The transfer rumour mill is starting to crank up as Premier League and Football League clubs prepare to return for pre-season training in the very near future.  Successful recruitment is generally accepted in the professional game as the no.1 critical factor with regards to success on the pitch.

So, clubs work feverishly to sign the “best” players, but this is only half the battle – once you have them, the key is to get them to perform as quickly as possible and settle in to a new and established environment.

Successfully integrating a new signing, at any level, delivers huge benefits to an entire club.  Just consider the following flow: Settled Player = High Individual Performance = Improved Team Results = Happier (and more) Supporters = Financial Benefits to the Club = Recruitment of Better Players.  Everyone wins!

There really are two key questions:

1) What can the club do to successfully integrate a new signing most effectively?

2) What can the player do to successfully integrate into their new club?

To answer these questions, I researched, continue to research and help players who have actually gone through the experience of joining new clubs in the Premier League and Football Leagues.  I have interviewed British and foreign players, young and senior professionals, and players of all positions to really understand what or who helped them when they joined a new club and also what or who worked against them?

From a club perspective, it’s key to understand how the circumstances of the transfer will affect the mindset of the player prior to Day One.  You might think that a player moving up from League One to the Premier League and all of the associated riches might mean the player is on top of the world, but how do we know whether he’s doubting whether he deserves to be in the same changing room as the stars he’s only ever seen on TV, or he’s moving to a big city on his own after he’s lived at home with his folks all his life.  Having a good understanding of these points can help the club develop a personalised integration plan.

One consistent theme was nicely summed up by a Premier League player “It was like the first day at a new school, you just don’t know anyone and how everything works.”  This was combined by admissions that the support provided by clubs was incredibly inconsistent, with a general feeling of being thrown into the lion’s den and you either sink or swim.  Surprisingly, this was true for players at clubs who provided a “Liaison Officer” – these were often seen as being strongly linked to logistics, but not providing emotional support.  So, what did the players say did help them produce their best, most quickly?

Pro-active Integration within the club:   One of the advantages of the transfer window system is that clubs have the time to develop processes, checklists and train staff to ensure that integration can be as smooth as possible.  Allocating a senior player to show the new player the ropes takes off some of the pressure.  It’s important to remember that a player is coming in to an established team, where explicit and implicit roles already exist.  Communication from the Manager and coaching staff is vital at this time so that the player has an understanding of exactly what’s expected to them – it was incredible how many of the players said you were just expected to kind of work it out as you went along.

Pro-active integration outside the club:  Accommodation, schools, language, religion and specialist food requirements (e.g. halal) all have an impact on new players (and their families), so it’s vital that a club has a plan in place for each player before they arrive.  Remember, players will only be spending around thirty hours a week on club business with the remaining one hundred and thirty-eight hours left to their own devices.  Clubs may well feel that it’s not their responsibility to manage the private life of the player and their family.  This may well be true, but ultimately the club suffers on a performance and investment basis should a player be suffering from something like homesickness that could have been alleviated with some pro-active work.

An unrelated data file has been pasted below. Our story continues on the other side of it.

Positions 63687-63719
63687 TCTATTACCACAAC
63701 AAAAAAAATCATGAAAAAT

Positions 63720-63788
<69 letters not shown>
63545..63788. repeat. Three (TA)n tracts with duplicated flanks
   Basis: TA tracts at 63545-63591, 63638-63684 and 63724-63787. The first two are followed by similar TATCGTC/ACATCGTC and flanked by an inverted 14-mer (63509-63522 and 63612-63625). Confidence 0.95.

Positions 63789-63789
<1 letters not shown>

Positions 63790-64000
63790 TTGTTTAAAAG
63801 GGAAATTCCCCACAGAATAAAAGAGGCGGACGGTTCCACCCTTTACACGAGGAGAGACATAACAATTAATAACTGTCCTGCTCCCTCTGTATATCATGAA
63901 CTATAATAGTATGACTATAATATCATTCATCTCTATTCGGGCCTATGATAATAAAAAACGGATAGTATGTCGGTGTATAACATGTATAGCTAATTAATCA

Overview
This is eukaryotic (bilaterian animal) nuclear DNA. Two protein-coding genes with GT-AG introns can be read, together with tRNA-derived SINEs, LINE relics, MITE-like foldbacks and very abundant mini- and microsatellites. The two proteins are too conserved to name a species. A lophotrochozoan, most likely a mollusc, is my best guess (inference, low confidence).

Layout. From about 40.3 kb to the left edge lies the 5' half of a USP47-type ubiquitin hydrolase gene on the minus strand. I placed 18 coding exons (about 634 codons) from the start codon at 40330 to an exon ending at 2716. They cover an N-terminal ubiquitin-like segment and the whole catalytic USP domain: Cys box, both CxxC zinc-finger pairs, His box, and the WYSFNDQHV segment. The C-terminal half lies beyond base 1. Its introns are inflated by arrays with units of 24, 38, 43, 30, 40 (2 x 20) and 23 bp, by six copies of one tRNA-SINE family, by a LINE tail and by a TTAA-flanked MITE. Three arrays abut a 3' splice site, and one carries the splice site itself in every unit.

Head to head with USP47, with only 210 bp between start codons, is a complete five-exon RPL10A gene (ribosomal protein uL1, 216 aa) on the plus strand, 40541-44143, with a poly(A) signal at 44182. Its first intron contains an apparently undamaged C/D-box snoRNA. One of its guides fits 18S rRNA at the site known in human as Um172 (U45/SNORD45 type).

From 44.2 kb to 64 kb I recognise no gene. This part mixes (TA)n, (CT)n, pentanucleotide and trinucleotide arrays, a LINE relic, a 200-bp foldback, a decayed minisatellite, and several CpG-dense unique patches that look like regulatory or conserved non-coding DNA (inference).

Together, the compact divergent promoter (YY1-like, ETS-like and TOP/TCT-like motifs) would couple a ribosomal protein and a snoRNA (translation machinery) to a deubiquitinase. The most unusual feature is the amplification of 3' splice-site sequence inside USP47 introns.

On the positive side, it was pleasing to hear how players understood a sense of personal responsibility for a successful integration.  This became particularly clear with more senior players who had learnt the hard way through trial and error that their own mindset was the most important factor in helping them settle.  Some of the methods they highlighted included:

“Don’t go in all guns blazing.”  Showing massive confidence (which could well be perceived as arrogance) and hurling the banter from the start is likely to turn the players against you.  Even if this goes well, you’ve got to keep this up which can be exhausting and affect your performance.

Keep your eyes and ears open – there are all sorts of unwritten rules that fly around a club and they may be a little different from the club you’ve just come from.  Watching and listening to the manager when he speaks to other players will give you an idea of what’s expected.

Prepare for excellence – the club have brought you in to do a job based on what they have seen.  Focus on the preparation that gives you the best opportunity to train and play well.  The fundamental point was that if you’re playing well, then the integration just kind of falls into place (most of the time!).

So that’s a whistle-stop tour, and if you’re a Manager, Player, Coach, Chief Executive or anyone with an interest in this topic (or any other area of sport psychology), I’d be delighted to answer any questions via TheSportinMind website (please put my name in the title) or via

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